I own a grizzly "ultimate" 14" bandsaw, and have tried on a few
ocassions to resaw with terrible success. I've tried with and without
fence. Last night I tried to resaw a 5 1/2 wide piece of Walnut. Like
the other times, the blade winds up bowing pretty dramatically during
the cut giving me two cupped boards of varying thicknesses that are
virtually useless. Does this seem to be a matter of technique or
setup??? (I'm using a 3/8 bladeabout 10TPI I guess)
Sounds like insufficient tension. If you're using a 3/8" blade set the
tension to the mark for 1/2" as a starting point. If it's the factory
blade consider spending the 30 bucks for a half-inch woodslicer
Don't force it, let it go at its own pace--try for a steady rate instead
If you don't have "The Bandsaw Book" by Lonnie Bird or "Band Saw Handbook"
by Mark Duginske you might want to pick up one or the other or both. Both
have good sections on resawing and on picking blades for the purpose.
I'll second the suggestion for a Woodslicer -- HEARTILY! I was having
trouble resawing oak (that I felled in my own backyard) with my Delta
14" BS with the blade it came with. I switched to a Woodslicer and it
"Trust me, there is NO way to nonchalantly conceal the fact that you have a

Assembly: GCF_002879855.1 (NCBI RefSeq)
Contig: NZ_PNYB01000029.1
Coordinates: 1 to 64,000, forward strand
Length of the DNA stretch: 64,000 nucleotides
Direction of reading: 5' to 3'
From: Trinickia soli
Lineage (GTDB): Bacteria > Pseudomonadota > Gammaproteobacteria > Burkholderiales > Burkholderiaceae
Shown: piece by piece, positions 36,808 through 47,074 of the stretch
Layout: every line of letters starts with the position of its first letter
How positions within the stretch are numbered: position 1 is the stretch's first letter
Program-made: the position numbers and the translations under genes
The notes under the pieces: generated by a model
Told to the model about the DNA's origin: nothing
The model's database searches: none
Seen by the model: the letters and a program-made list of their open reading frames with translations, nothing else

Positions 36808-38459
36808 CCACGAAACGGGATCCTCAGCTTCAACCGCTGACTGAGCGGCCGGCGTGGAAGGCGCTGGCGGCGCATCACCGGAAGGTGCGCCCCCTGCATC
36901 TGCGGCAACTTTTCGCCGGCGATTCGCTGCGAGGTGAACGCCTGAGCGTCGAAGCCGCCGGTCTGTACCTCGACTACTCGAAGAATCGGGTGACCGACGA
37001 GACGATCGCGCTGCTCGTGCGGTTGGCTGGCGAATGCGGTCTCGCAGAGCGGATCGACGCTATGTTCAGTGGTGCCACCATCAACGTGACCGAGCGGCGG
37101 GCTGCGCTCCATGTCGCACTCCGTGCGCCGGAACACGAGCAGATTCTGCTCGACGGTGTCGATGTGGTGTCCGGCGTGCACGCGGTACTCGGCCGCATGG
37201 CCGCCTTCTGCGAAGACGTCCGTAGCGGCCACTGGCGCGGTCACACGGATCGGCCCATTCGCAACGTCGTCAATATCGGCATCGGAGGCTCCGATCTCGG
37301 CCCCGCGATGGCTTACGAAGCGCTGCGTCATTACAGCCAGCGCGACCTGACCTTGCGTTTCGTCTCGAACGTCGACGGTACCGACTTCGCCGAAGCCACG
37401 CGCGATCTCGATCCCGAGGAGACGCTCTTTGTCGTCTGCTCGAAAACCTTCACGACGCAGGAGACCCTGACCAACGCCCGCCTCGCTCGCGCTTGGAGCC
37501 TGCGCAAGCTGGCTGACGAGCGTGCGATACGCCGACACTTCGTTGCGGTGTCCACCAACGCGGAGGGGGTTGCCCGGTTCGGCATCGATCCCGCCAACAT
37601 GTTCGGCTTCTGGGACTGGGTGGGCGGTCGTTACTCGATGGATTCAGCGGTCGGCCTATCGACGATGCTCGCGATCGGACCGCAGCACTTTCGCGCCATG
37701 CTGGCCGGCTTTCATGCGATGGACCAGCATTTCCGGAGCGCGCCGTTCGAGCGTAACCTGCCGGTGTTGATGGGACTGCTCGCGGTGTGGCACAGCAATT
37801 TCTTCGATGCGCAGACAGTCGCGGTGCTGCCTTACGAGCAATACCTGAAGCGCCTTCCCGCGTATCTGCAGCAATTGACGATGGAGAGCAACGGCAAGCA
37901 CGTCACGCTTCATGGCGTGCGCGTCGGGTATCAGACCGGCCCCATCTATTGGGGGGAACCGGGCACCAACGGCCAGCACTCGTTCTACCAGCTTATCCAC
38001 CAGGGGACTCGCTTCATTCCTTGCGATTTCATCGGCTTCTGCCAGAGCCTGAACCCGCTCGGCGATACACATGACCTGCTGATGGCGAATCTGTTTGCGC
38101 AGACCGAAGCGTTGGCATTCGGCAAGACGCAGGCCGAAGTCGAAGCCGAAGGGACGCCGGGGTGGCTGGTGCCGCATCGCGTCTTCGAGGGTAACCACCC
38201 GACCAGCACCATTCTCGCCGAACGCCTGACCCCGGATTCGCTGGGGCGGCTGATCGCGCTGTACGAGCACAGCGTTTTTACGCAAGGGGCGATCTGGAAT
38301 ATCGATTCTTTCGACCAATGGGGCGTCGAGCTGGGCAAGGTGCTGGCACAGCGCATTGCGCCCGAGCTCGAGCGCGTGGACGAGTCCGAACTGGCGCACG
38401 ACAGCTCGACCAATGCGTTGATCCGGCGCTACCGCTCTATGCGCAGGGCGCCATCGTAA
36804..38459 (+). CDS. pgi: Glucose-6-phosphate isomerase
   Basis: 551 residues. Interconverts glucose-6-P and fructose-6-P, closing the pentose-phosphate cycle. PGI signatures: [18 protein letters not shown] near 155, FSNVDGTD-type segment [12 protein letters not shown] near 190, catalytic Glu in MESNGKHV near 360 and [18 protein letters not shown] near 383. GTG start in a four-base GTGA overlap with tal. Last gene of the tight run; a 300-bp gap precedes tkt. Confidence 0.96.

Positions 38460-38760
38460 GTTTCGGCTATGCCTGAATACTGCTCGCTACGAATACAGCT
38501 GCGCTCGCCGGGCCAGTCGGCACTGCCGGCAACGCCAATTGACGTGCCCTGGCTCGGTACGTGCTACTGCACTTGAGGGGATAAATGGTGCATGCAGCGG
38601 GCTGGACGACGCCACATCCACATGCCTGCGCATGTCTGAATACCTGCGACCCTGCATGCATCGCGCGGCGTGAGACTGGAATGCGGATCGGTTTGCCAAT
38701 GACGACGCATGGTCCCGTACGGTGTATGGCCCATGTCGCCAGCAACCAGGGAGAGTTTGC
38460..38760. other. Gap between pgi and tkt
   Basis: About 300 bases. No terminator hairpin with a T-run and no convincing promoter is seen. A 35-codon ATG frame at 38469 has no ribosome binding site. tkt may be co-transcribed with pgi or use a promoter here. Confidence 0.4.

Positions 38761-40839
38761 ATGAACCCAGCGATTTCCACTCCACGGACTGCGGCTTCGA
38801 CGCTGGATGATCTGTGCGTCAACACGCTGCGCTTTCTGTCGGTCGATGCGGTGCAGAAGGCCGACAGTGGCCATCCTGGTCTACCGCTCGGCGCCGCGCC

power tool in your head, no matter what you do." -- El Gato
I've been using Timberwolf blades. How do they compare with
I seem to recall that Timberwolf blades claim to be properly tensioned
with less tension than indicated with the scale on the bandsaw.
However it happens, for me, my resaws all run beautifully with a 1/2"
3 tpi Timberwolf blade on my Delta 14" bandsaw.
It always comes down to a good blade with sharp teeth.
On Sun, 10 Dec 2006 02:50:15 +0000, George Max wrote:
Don't really know. I'm still waiting for the Olsens that I got with my
saw to wear out <grin>. They're working fine but when I wear out the half
inch I'll probably go for a Woodslicer. If it works better than the Olsen
it has to be phenomenal.
Yep. And properly tensioned--was going to cut three slices out of a piece
of cebil tonight and only got one the thickness I needed because I forgot
to set the tension.
Timberwolf is a mediocre blade at an above-mediocre price.
Woodslicer is an outstanding blade at a premium price
Olsen is a very good blade at a reasonable price.
Olsen is the blade I use from day to day. Woodslicer is the blade that use when
I need a really perfect resaw. Timberwolf is a blade I won't bother buying
(I have a 14" Delta BS)
As always, YMMV
To reply by e-mail, use jcarlson631 at yahoo dot com
I bought one Timberwolf blade. I will never buy another. If a company
can't even get the welded ends aligned properly, there is no point in
continuing. I should just throw the blade away as I doubt I will ever use
I had an old FWW out yesterday and there was an article that applied.
Specifically, the bandsaw resaw blade test (M/A '04) Woodslicer came out on
top with a 3-4 tpi hook blade. It was the *only* blade that scored an
excellent in the smoothness test. The value blade was BC saw at $10. The
Olson MVP was right behind the Woodslicer.
FWIW, YMMV, etc, etc, etc....
The latter, mostly. Need wider blade and more tension for resawing.